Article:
Most of us have the best intentions when making decisions about who will get our property after we’re gone. Developing a comprehensive estate plan usually gives us a sense of accomplishment and peace. However, we may start having strong doubts about some of our heirs like: Will my heirs be able to manage a large sum of money or valuable property? Are they fiscally responsible? Fortunately, spendthrift provisions allow us to engage in long-term protection for any irresponsible, yet still lovable, family members.
Spendthrift Provisions and Minnesota Law.
A spendthrift provision in a will or trust protects both voluntary and involuntary transfers of the beneficiary’s interests. Creditors cannot involuntarily remove funds if the trust document prohibits the beneficiary from voluntarily transferring funds from the trust.
Beneficial to Beneficiaries.
Spendthrift clauses stop irresponsible beneficiaries from squandering an anticipated inheritance. Potential heirs cannot legally promise trust funds to a third party. Beneficiaries, then, have some protection from civil judgments and creditors.
A spendthrift provision may even be used for special needs planning. When an heir is considered disabled or suffers from a potentially disabling condition, money will often be saved or transferred to a trust to pay for future care. Vulnerable beneficiaries can be protected from some claims by using spendthrift language in a special needs trust.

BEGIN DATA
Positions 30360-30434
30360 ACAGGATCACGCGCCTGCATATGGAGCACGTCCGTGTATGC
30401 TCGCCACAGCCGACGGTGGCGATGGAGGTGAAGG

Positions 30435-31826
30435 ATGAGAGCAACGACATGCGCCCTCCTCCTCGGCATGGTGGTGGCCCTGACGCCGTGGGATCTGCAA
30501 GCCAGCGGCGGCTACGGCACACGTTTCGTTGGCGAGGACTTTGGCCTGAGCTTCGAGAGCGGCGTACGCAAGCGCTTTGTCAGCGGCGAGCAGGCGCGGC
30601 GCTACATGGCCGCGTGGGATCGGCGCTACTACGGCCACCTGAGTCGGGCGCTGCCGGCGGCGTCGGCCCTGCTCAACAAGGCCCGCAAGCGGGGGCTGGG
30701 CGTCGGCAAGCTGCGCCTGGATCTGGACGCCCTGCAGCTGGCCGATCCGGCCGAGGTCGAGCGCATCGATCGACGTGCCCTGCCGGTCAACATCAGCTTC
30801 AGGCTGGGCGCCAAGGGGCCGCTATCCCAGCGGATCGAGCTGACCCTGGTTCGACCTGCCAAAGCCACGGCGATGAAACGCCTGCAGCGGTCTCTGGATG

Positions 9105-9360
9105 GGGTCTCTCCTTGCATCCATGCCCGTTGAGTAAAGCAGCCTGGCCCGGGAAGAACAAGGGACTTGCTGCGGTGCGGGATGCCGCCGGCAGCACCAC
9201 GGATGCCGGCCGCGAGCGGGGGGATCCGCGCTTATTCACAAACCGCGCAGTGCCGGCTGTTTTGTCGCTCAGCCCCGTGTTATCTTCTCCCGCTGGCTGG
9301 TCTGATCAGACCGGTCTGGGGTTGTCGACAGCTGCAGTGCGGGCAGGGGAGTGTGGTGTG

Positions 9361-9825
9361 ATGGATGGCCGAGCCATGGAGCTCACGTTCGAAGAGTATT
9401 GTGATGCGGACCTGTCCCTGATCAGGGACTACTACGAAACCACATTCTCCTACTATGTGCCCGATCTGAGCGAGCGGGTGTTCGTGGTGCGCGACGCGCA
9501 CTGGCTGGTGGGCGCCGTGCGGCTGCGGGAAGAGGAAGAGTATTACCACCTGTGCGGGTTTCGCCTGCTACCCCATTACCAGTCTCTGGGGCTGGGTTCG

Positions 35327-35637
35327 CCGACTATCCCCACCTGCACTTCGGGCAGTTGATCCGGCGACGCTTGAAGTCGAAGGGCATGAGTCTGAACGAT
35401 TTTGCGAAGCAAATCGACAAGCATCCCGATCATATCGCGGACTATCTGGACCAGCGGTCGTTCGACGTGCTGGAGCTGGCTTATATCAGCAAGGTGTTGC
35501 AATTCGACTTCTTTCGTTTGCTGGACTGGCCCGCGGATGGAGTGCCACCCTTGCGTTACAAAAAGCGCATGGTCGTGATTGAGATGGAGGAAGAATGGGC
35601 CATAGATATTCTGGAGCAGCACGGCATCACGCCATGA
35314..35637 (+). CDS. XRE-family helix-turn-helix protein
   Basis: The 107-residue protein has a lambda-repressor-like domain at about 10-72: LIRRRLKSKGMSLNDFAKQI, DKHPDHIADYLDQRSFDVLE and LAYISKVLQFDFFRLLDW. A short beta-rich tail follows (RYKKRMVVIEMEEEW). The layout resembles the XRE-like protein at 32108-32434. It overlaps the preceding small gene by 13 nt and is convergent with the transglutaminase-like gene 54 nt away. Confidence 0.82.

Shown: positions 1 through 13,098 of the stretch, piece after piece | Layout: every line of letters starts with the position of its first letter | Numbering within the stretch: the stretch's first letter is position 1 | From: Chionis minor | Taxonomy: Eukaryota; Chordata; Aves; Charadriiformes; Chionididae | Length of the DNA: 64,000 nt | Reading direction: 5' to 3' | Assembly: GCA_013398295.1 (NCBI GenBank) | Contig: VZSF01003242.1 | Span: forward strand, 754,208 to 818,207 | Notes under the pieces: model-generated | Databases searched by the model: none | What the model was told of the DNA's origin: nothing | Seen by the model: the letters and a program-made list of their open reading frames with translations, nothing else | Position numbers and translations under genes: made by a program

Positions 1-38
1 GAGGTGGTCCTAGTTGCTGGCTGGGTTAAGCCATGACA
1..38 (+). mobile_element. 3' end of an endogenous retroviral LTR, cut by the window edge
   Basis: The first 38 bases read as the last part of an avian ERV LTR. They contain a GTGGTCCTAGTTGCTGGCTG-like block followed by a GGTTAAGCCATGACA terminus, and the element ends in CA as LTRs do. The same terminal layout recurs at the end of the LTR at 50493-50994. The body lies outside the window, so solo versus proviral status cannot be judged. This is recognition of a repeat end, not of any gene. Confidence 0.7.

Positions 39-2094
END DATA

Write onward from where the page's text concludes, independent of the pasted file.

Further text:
Other beneficiaries may work in high liability professions, like the medical field. Spendthrift trusts provide a level of protection between their inheritance and potential civil judgments obtained in a lawsuit. For example, if your daughter loses a medical malpractice lawsuit, at least a portion of her inheritance will be safe.
Spendthrift Provision Exceptions.
Remember that distributions made to heirs are no longer protected by the spendthrift provision. Once the money is in their hands, it becomes vulnerable to creditors.
Creditors may be allowed to compel payment if the trustee is required to make mandatory distributions or if the beneficiary is the trustee.
Consider All Your Options.
When you begin preparing your estate plan, consider whether some beneficiaries might need the protection offered through spendthrift provisions.
At Virtus Law, we know that family issues can make it difficult to talk about estate planning. To schedule an appointment with one of our estate planning attorneys, contact us at 612.888.1000 or send an email to firstname.lastname@example.org. Our main office is in Minneapolis, but we serve other communities like Edina, Mendota Heights, and Red Wing.